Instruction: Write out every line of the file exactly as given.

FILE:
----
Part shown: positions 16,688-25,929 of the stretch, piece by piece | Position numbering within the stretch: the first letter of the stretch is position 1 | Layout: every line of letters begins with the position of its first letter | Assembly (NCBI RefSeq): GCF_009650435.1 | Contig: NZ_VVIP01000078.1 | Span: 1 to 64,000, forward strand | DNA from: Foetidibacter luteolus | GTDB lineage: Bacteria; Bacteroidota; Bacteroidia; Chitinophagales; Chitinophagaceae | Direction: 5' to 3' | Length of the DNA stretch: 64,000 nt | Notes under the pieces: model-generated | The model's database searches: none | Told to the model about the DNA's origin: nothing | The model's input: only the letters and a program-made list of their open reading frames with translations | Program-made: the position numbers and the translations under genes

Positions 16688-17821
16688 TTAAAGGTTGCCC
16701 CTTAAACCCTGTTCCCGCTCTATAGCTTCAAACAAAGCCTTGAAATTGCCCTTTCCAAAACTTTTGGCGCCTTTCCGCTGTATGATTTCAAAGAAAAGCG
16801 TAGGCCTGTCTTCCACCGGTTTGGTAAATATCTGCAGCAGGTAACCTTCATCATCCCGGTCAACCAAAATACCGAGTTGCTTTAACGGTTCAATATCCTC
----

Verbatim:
Part shown: positions 16,688-25,929 of the stretch, piece by piece | Position numbering within the stretch: the first letter of the stretch is position 1 | Layout: every line of letters begins with the position of its first letter | Assembly (NCBI RefSeq): GCF_009650435.1 | Contig: NZ_VVIP01000078.1 | Span: 1 to 64,000, forward strand | DNA from: Foetidibacter luteolus | GTDB lineage: Bacteria; Bacteroidota; Bacteroidia; Chitinophagales; Chitinophagaceae | Direction: 5' to 3' | Length of the DNA stretch: 64,000 nt | Notes under the pieces: model-generated | The model's database searches: none | Told to the model about the DNA's origin: nothing | The model's input: only the letters and a program-made list of their open reading frames with translations | Program-made: the position numbers and the translations under genes

Positions 16688-17821
16688 TTAAAGGTTGCCC
16701 CTTAAACCCTGTTCCCGCTCTATAGCTTCAAACAAAGCCTTGAAATTGCCCTTTCCAAAACTTTTGGCGCCTTTCCGCTGTATGATTTCAAAGAAAAGCG
16801 TAGGCCTGTCTTCCACCGGTTTGGTAAATATCTGCAGCAGGTAACCTTCATCATCCCGGTCAACCAAAATACCGAGTTGCTTTAACGGTTCAATATCCTC